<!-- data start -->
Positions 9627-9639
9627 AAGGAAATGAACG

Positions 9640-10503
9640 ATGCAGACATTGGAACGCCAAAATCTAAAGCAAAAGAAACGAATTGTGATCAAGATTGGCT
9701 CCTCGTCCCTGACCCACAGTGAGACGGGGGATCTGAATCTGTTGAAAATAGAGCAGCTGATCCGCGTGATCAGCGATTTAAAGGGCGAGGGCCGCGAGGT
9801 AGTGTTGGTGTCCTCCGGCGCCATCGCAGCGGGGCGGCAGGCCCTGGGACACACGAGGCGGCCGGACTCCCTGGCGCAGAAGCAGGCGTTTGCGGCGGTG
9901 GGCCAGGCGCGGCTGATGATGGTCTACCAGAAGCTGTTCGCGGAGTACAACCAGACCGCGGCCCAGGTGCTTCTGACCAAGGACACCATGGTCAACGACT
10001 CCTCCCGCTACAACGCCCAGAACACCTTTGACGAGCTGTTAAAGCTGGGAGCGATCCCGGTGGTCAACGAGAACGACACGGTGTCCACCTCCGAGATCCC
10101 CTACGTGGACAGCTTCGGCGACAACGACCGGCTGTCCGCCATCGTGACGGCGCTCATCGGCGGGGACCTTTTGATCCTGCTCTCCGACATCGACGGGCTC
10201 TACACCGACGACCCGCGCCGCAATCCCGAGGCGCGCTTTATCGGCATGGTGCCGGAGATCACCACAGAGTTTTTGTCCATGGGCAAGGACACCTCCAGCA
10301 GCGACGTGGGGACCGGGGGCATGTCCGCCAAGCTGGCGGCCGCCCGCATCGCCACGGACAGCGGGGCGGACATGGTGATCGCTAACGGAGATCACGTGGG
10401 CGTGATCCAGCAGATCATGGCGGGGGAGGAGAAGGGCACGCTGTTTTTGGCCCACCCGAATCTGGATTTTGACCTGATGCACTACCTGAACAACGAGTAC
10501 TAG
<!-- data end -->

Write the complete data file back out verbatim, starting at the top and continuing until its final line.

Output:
Positions 9627-9639
9627 AAGGAAATGAACG

Positions 9640-10503
9640 ATGCAGACATTGGAACGCCAAAATCTAAAGCAAAAGAAACGAATTGTGATCAAGATTGGCT
9701 CCTCGTCCCTGACCCACAGTGAGACGGGGGATCTGAATCTGTTGAAAATAGAGCAGCTGATCCGCGTGATCAGCGATTTAAAGGGCGAGGGCCGCGAGGT
9801 AGTGTTGGTGTCCTCCGGCGCCATCGCAGCGGGGCGGCAGGCCCTGGGACACACGAGGCGGCCGGACTCCCTGGCGCAGAAGCAGGCGTTTGCGGCGGTG
9901 GGCCAGGCGCGGCTGATGATGGTCTACCAGAAGCTGTTCGCGGAGTACAACCAGACCGCGGCCCAGGTGCTTCTGACCAAGGACACCATGGTCAACGACT
10001 CCTCCCGCTACAACGCCCAGAACACCTTTGACGAGCTGTTAAAGCTGGGAGCGATCCCGGTGGTCAACGAGAACGACACGGTGTCCACCTCCGAGATCCC
10101 CTACGTGGACAGCTTCGGCGACAACGACCGGCTGTCCGCCATCGTGACGGCGCTCATCGGCGGGGACCTTTTGATCCTGCTCTCCGACATCGACGGGCTC
10201 TACACCGACGACCCGCGCCGCAATCCCGAGGCGCGCTTTATCGGCATGGTGCCGGAGATCACCACAGAGTTTTTGTCCATGGGCAAGGACACCTCCAGCA
10301 GCGACGTGGGGACCGGGGGCATGTCCGCCAAGCTGGCGGCCGCCCGCATCGCCACGGACAGCGGGGCGGACATGGTGATCGCTAACGGAGATCACGTGGG
10401 CGTGATCCAGCAGATCATGGCGGGGGAGGAGAAGGGCACGCTGTTTTTGGCCCACCCGAATCTGGATTTTGACCTGATGCACTACCTGAACAACGAGTAC
10501 TAG